William Cummins Deck was born in Illinois on 18 Feb 1838. William, 23, joined the Union army on 9 October 1861. At Denver, CO on 1 Dec 1861, he was mustered in – probably – to Co C, 2nd Colorado Infantry Regiment. To reinforce that probability, the esteemed Soldiers & Sailors Database of the National Park Service shows William C Deck as strictly a member of Company C of the 2nd Regiment Colorado Infantry. The Colorado Archives clarify the situation: “Colorado’s first cavalry regiment was formed in November 1862 from the 1st Regiment of Colorado Volunteers (infantry) and Companies C and D of the 2nd Colorado Infantry.
From Dec 1861 to Nov 1862, as part of Co C of the 2nd CO Inf, William may have participated in actions at Albuquerque, Santa Fe, Apache Canon, La Glorieta Pass, Pigeon Ranch, and Peralta. Once merged into the 1st CO Cavalry, the reg’t assignment was to guard the so-called Colorado Territory [at that time: parts of KS, NM, UT; & NE Territories] and its gold mines from possible Confederate invasion and to protect the white settlements from Indian raids.
William completed his 3-year service in the Colorado territory. However, from his own affidavit: William received a gun shot wound from the enemy on 25 Sep 1864, in an engagement with Indians on the Pawnee Fork of the Arkansas River in what is now Kansas. This shot shattered his right shoulder blade resulting in partial use of the arm for the rest of his life. William’s personal account is reinforced by a 25 Sep 1864 “Report of Major General James G. Blunt” commander of the “District of Upper Arkansas” with Maj.-Gen. Blunt’s graphic description.
He related that on 25 September at 3 a.m. his force of about 400 troopers continued their march north along the Arkansas river and reached Pawnee Fork at daybreak. Scouts had encountered Indian sign up the creek; and Maj. Gen Blunt sent companies L and M ahead to investigate under the command of a Major Anthony. By the time the main force arrived they discovered “the small force under Major Anthony surrounded on all sides by the Indians, and gallantly fighting their way back.” Seeing their arrival, the Indians “ceased fighting and commenced to retreat.” Included in his report, Blunt noted, “My loss is 1 killed, 1 missing (supposed to be killed) and 7 wounded.” William C Deck was discharged at Fort Leavenworth, KS on 9 Dec 1864.
On 30 Jan 1865, William married Amanda F STAFFORD (b. 8 Sep 1842 VA; d.24 Jan 1927 Fairmont, MO) and the first two children of nine – known to be born to William and Amanda – had arrived: sons Ellworth 3 and Kenzi 1. The family lived in Grant Township, Clark Co, Missouri; and William worked as a Blacksmith, with a personal wealth of #100. By 1880, they were living in Sweet Home Township, also in Clark County; four more children had joined Elsworth 12 and George/Kenzie 11: son Charlie and daughter Ahmo [sic] both 7 yrs old, daughter Lottie 5, and son Ottis [sic] 2. Son Otis is the child from whom this line descends to the member of Laura Belle Stoddard Tent 22 of the Daughters of Union Veterans of the Civil War, 1861 – 1865.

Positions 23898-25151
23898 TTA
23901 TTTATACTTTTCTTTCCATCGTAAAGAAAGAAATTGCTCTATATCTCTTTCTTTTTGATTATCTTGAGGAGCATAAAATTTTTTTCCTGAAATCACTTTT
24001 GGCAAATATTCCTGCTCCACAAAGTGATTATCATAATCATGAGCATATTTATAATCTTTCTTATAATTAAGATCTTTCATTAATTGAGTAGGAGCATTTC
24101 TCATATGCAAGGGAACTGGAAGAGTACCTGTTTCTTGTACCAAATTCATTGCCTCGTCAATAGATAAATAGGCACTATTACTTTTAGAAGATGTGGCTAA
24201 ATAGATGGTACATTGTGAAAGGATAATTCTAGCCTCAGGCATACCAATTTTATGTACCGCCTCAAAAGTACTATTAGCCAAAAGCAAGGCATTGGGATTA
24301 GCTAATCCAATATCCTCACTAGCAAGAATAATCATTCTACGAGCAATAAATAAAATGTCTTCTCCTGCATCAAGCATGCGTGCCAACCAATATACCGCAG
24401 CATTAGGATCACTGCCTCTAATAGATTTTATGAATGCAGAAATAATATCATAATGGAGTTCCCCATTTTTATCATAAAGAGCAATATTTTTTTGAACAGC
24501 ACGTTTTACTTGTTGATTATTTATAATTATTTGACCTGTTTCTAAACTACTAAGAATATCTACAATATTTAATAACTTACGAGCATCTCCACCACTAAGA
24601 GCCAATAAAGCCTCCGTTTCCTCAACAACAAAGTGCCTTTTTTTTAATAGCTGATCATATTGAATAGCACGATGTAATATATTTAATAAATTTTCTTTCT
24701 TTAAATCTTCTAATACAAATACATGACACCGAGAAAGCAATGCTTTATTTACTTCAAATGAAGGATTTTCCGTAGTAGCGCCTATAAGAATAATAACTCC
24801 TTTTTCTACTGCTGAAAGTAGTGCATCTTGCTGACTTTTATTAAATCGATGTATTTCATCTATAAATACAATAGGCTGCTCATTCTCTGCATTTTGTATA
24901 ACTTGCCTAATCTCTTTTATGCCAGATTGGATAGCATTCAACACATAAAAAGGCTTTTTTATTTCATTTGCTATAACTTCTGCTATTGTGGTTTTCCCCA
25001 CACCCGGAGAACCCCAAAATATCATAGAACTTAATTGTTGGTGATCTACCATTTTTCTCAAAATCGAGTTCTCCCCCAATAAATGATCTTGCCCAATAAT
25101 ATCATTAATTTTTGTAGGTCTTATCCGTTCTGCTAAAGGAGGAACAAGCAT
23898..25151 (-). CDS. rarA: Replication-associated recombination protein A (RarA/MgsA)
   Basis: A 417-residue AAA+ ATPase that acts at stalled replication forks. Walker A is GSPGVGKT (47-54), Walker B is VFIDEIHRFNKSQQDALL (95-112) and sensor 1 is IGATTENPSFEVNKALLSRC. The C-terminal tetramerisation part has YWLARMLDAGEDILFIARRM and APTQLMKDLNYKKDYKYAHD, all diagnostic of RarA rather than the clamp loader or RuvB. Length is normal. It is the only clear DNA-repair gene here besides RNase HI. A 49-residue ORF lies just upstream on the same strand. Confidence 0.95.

In 1883, a bitter dispute over the placement of a property line arose between William and their nearby neighbors, the Cullor family. On the 19th of Sept, the neighbor’s son Luther Cullor, armed with a loaded pistol, met William at the fence and shot him. Three days later, on the 22nd of September 1883, William died from the gunshot wound, twenty years almost to the day after William had been wounded by the other gunshot at the Pawnee Fork!
Amanda survived husband William for 40-some years. In the 1900 census the last two children William and Amanda appear in the household: daughter Rachel and son John. Amanda, who died 24 Jan 1927, and at least six of their children are buried in the Liberty Baptist Church Cemetery in Fairmont, MO.
In 1941, a veteran’s tombstone was ordered by George R Deck, from – and shipped by – the US government to the American Legion, H. E. Edwards, Service Officer; and placed at William’s grave in Lemonville Cemetery [aka Lemons Cemetery], Putnam County, Missouri.
Sources: all accessed in May 2015.
Family information and records, including Pension.
Ancestry.com databases, esp. Census 1850-1900; Civil War; Gov’t Headstone; Missour Marriages, and family trees.
Familysearch.org databases, esp Illinois, Colorado, Missouri.
National Park Service – Soldiers & Sailors database.